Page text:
My point being that we need to be a little creative if we want to make fundmental changes.

  13. Yep DFM, that’s possible.
    Wave counts are potentials, not forecasts…. like any other technical analysis.
    That wave count is the most likely potential in my view, due to the 0.618 retracement, and the very neat A-B-C corrective trend channel. But anything is possible, of course.
    As for what will happen in the near term, no idea.

  14. Deus Forex Machina

    guys a tobin tax isnt going to help business…it will just lower daily volumes…moves like we have seen over the past few days will still occurr because the tax will act just like bro…you pays to play.

    what business needs is good advice from their bankers on where the currency is really going and where the real risks to their business from currency movements is and what the hedging options are

    unless you want to re-regulate currencies properly by fixing i can’t see that the tobin tax is going to help business at all…

    i’d also argue economically for our little island that a free float works best and the best thing about the aud getting smashed – and hopefully heading a little lower – is the safe haven bs artists get their backsides handed to them so the overall upward pressure on the aud from this lunatic cobal is withdrawn

    having said all that i reckon business really just needs to be better served by the currency strategists and economists…but they aare largely focussed on investors, traders and hedgies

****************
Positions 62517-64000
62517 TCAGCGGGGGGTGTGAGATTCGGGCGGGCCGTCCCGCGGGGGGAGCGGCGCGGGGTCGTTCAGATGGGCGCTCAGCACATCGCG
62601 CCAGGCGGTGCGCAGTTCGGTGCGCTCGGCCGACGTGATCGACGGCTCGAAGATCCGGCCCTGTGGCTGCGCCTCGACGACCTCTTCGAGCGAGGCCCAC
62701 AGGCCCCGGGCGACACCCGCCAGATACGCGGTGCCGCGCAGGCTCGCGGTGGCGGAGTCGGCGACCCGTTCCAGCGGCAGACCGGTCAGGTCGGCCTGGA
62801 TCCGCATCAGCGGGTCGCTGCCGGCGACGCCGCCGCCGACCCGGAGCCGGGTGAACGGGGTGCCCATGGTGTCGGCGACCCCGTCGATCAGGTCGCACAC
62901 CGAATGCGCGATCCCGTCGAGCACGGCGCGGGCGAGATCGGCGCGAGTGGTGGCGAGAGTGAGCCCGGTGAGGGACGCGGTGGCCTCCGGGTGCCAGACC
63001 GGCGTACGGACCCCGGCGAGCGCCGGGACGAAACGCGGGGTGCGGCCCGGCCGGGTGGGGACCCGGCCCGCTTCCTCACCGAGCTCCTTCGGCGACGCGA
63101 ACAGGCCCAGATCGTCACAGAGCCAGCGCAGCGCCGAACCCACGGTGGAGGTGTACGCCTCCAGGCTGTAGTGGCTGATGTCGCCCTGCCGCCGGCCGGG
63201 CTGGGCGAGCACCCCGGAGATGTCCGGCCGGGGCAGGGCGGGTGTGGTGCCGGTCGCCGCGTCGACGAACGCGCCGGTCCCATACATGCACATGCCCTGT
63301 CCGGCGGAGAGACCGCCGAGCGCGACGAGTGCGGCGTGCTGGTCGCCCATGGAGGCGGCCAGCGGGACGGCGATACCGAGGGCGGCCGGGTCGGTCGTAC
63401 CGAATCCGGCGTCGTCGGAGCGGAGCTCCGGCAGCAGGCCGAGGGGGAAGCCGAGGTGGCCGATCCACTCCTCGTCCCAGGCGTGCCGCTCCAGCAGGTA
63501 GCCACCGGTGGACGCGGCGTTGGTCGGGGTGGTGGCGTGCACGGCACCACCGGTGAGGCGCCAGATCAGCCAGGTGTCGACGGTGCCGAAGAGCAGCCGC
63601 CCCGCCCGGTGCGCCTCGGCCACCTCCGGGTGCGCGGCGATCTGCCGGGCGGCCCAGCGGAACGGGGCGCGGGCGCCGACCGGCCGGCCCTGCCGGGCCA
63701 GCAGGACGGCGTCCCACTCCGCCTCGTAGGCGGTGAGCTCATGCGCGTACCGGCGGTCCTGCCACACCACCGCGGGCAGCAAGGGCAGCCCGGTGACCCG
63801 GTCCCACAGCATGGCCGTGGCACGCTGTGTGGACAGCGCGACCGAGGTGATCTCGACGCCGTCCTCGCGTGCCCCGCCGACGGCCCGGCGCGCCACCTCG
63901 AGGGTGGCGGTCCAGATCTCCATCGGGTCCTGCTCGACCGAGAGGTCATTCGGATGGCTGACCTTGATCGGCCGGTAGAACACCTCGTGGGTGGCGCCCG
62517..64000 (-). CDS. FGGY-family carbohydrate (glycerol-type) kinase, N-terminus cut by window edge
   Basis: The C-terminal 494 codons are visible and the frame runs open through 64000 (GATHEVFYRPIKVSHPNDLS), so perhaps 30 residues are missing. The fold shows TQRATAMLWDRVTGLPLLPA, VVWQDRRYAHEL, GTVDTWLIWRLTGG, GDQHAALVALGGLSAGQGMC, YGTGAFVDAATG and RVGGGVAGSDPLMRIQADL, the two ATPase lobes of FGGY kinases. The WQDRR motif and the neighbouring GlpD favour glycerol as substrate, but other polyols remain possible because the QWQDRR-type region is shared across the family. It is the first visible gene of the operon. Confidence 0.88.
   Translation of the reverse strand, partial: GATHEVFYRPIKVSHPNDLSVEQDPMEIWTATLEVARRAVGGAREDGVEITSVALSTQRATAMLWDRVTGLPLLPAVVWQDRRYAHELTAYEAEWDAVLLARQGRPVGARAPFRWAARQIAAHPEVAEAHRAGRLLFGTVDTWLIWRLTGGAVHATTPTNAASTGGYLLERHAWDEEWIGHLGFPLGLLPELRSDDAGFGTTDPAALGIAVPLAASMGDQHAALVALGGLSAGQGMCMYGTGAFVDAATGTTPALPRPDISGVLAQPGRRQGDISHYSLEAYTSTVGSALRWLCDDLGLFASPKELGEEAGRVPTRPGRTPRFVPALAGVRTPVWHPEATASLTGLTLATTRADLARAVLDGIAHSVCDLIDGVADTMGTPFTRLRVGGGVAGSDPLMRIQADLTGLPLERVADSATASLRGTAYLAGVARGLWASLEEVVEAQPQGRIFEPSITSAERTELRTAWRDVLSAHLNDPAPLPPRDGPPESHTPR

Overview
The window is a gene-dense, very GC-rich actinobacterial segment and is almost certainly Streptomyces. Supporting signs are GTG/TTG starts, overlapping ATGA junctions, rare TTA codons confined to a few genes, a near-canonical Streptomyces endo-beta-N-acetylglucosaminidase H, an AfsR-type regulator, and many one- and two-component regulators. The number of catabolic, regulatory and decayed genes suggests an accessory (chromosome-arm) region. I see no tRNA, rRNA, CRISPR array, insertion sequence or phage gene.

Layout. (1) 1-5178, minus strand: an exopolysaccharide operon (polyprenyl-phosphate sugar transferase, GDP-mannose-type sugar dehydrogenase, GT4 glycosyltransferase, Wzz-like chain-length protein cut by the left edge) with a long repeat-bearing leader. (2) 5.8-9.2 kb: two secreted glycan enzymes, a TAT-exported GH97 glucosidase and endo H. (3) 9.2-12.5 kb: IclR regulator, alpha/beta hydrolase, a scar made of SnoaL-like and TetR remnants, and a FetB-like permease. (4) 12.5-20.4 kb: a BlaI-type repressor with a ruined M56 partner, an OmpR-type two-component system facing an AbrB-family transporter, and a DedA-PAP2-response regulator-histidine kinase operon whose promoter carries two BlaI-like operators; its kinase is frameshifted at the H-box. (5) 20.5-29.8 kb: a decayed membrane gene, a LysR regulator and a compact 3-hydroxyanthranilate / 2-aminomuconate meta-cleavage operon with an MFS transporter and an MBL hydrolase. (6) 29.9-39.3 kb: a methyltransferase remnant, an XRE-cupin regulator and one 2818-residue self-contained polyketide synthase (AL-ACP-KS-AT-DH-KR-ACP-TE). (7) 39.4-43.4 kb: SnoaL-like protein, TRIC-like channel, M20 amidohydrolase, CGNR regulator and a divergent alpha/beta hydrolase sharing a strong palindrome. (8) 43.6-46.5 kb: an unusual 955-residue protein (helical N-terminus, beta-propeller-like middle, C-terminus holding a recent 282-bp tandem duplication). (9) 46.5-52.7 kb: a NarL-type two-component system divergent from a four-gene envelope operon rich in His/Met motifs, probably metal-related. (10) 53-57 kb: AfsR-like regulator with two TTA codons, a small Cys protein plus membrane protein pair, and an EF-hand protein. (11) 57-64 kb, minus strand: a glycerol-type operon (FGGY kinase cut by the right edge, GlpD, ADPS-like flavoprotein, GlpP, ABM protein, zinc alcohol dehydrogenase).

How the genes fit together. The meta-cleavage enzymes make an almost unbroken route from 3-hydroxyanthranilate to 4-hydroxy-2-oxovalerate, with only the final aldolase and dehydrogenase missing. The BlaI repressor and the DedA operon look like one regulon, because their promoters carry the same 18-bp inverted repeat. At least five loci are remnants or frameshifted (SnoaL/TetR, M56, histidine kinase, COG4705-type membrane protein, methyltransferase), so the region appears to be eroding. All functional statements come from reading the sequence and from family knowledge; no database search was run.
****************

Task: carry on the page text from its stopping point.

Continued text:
so maybe your right – a tobin tax drops daily punting and realigns incentives at the banks so that they give better advice

    i think i just converted myself, kind of…I need to go an lie down I think 🙂

    • You are basically saying every small business that export product/services, will need a currency strategist to hedge for them?
      Last thing we need is investment banker types preying on small business exporters with expensive hedging derievatives.
      Maybe we should retrain all the useless financial planners, currently mooching off Super funds, into currency strategists.

      • Deus Forex Machina

        No I’m not saying that…but when I did the currency strategy thing full time i used to talk to tiny little guys – in the scheme of the FX landscape anyway – hedging is just insurance like the building. you cant control everything in life and if the government has set us with a free floating currency then we need deal with it in a practical manner not wish it away

        but you make a good point about the cost of hedging…which i accept needs to change

        the key point is that the AUD coverage – whether media or from the banks should better try to inform business of where the currency is actually going and not spend so much time on the coincident stuff like “aud crash” or “aud to the moon”

        I’m actually quite passionate about this I think business is failed by the industry and a structure that gives chief economists the call rather than the guys who actually know where it is headed or at least the risks around same and an industry which is focussed on the big guys with plenty of turnover

        sorry to get on the soap box mav

          • Deus Forex Machina

            If the need is there Rumple I reckon we can add serious value and now that your on the team we can do some serious modelling of AUD and AUD crosses 🙂

    • DFM to me what you are describing is banks giving businesses good advice about who will win the last race at Flemington. We’re talking casino betting here.

      In an ideal world I would like to see all derivatives punters be required to have an interest in the underlying and all forex punters have an analogous interest via import/export trade etc.